LinuxQuestions.org
Welcome to the most active Linux Forum on the web.
Go Back   LinuxQuestions.org > Forums > Linux Forums > Linux - Newbie
User Name
Password
Linux - Newbie This Linux forum is for members that are new to Linux.
Just starting out and have a question? If it is not in the man pages or the how-to's this is the place!

Notices


Reply
  Search this Thread
Old 12-31-2016, 08:27 AM   #1
spiri13
Member
 
Registered: Jun 2016
Posts: 57

Rep: Reputation: Disabled
Get physical location from file


Hi,

I want to get the physical location from an arbitrary file.

I sent the following command:

Code:
echo abc > f
filefrag -v f
I get the following output:

Code:
Filesystem type is: happynewyear
File size of f is 4 (1 block of 4096 bytes)
 ext:     logical_offset:        physical_offset: length:   expected: flags:
   0:        0..       0:   47906301..  47906301:      1:             last,eof
f: 1 extent found
Now I want to overwrite those four bytes directly using dd command. I know the physical offset (47906301). I know, the file is only holding one single sector (512 Bytes). But when I send the following command:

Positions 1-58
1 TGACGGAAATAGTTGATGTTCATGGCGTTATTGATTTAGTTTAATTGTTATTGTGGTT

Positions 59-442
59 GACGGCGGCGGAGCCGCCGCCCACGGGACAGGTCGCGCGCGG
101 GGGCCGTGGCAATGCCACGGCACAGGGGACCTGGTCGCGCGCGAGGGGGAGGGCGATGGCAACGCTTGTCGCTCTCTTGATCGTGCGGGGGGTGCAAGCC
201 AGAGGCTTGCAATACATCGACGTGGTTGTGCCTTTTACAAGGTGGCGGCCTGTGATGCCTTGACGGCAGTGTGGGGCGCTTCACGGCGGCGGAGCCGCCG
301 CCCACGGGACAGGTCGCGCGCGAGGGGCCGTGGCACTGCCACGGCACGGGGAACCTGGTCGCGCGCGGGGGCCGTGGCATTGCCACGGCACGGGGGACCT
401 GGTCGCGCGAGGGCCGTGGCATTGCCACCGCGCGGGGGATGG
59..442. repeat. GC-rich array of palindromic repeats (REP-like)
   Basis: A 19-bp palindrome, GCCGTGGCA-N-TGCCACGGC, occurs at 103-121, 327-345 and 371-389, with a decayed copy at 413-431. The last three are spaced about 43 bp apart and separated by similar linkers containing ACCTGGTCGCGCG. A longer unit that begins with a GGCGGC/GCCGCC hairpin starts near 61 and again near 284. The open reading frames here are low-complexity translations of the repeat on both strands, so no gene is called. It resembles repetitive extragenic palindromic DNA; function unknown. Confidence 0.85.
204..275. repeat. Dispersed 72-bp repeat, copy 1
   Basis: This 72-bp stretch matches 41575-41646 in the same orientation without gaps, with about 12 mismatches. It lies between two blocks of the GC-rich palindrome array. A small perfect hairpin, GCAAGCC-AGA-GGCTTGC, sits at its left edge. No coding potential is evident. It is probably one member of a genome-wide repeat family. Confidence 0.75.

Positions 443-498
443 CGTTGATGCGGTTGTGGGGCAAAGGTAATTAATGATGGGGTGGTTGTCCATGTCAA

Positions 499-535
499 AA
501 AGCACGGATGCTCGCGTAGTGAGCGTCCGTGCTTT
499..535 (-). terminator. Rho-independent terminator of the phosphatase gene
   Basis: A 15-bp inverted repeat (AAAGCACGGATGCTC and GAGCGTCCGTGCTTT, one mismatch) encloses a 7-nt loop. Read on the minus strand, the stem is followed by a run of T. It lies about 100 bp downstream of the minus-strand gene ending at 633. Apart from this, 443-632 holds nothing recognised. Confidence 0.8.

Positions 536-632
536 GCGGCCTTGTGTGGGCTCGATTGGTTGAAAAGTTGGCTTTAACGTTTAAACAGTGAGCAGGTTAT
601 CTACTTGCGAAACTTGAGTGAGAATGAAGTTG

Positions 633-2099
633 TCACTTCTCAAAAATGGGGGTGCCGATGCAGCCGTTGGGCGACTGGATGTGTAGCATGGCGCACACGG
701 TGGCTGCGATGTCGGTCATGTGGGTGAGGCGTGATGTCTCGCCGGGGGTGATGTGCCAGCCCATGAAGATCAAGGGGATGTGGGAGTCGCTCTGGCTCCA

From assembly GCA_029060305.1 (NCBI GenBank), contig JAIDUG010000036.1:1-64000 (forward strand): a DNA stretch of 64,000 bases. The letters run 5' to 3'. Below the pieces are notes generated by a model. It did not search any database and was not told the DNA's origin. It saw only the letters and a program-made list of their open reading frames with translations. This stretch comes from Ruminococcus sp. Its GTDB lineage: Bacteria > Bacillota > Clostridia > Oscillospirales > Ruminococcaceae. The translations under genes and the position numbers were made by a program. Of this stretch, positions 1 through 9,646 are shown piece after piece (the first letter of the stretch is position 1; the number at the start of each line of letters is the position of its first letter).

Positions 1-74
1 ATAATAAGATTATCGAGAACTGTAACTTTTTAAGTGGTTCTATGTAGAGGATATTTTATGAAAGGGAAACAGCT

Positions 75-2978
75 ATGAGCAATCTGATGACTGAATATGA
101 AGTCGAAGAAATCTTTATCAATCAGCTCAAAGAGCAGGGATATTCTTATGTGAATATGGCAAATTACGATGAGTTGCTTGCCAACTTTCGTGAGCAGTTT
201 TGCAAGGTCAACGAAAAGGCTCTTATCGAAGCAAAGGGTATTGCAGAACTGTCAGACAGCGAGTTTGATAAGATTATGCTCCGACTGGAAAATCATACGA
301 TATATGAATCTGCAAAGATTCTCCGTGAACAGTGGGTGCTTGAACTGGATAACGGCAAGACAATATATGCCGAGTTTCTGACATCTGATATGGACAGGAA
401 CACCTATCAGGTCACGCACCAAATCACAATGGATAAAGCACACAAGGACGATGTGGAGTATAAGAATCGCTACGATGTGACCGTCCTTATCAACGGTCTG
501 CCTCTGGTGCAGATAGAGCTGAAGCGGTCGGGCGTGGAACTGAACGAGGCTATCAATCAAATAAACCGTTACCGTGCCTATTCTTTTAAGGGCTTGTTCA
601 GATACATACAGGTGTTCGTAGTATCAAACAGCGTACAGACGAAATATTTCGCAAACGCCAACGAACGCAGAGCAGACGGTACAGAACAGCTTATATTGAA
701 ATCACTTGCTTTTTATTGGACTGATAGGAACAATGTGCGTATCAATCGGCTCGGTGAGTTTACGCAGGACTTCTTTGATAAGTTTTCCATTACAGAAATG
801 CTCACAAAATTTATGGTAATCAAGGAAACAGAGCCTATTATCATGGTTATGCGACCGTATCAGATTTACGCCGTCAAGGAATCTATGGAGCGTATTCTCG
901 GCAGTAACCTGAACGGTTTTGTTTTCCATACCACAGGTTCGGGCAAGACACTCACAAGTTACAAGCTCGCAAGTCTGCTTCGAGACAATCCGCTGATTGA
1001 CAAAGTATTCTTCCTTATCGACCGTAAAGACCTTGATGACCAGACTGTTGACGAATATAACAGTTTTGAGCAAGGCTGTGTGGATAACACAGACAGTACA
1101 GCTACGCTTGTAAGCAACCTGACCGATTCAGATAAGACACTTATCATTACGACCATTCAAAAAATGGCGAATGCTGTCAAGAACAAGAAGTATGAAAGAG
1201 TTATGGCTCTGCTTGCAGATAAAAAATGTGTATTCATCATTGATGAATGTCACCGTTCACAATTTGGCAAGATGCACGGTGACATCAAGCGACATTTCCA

Code:
sudo dd seek=41978746 if=/dev/zero of=/dev/sda count=1 obs=1
cat f
Output is still "abc".

So either the physical location is not correct, or I do something wrong with dd. I think my problem is with dd command. So lemme explain my dd-invokation!

seek-option: "skip N obs-sized blocks at start of output"
-> So I want to skip 47906301 bytes. Because the default for an obs-sized block is 512 bytes, I set also obs=1 for an obs-sized block of one single byte.

count-option: only overwrite one single sector.

obs-option: set to one byte. see "seek-option" above.

What am I doing wrong?

Briefly: I want to get the physical location of a file and overwrite its content directly writing to /dev/sda.
 
Old 12-31-2016, 09:39 AM   #2
luvr
Member
 
Registered: May 2005
Location: Boom - The Home Town of Tomorrowland, Belgium
Distribution: Slackware, Debian, Xubuntu
Posts: 192
Blog Entries: 1

Rep: Reputation: 83
Quote: